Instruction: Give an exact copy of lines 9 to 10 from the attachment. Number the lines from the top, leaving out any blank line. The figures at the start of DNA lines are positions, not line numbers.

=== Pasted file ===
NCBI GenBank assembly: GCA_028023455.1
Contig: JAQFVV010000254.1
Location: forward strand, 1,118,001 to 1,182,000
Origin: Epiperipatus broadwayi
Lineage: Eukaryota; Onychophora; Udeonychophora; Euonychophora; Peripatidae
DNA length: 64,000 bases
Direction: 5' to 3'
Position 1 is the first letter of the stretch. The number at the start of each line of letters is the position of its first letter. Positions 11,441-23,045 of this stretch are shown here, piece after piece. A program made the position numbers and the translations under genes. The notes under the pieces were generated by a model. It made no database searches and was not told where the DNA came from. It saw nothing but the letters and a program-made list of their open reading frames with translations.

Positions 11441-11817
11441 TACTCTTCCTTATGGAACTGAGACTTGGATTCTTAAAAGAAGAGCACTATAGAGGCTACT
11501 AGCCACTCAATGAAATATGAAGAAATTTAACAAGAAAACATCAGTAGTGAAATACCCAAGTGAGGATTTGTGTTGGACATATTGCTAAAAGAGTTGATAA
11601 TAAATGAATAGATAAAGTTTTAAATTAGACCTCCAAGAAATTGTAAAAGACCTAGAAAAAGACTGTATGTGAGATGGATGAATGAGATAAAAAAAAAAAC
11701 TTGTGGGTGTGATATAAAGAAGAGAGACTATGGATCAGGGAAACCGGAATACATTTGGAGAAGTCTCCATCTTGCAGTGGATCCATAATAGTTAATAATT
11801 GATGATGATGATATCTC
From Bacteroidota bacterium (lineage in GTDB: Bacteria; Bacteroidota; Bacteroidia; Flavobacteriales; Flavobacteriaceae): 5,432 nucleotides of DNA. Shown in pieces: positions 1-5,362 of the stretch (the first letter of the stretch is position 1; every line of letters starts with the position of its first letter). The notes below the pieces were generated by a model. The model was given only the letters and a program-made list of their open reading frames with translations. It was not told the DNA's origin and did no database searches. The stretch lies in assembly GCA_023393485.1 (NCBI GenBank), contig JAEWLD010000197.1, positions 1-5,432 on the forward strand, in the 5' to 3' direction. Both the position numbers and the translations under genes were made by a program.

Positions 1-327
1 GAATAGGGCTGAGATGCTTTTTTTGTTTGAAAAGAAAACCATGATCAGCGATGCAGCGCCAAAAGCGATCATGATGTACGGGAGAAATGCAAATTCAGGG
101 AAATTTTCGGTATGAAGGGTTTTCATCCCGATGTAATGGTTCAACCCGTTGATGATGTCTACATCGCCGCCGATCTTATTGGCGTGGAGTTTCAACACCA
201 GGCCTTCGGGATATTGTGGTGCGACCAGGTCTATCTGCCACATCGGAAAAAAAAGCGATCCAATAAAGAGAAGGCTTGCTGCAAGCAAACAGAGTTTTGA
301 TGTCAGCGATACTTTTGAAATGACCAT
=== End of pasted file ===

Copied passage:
Positions 11441-11817
11441 TACTCTTCCTTATGGAACTGAGACTTGGATTCTTAAAAGAAGAGCACTATAGAGGCTACT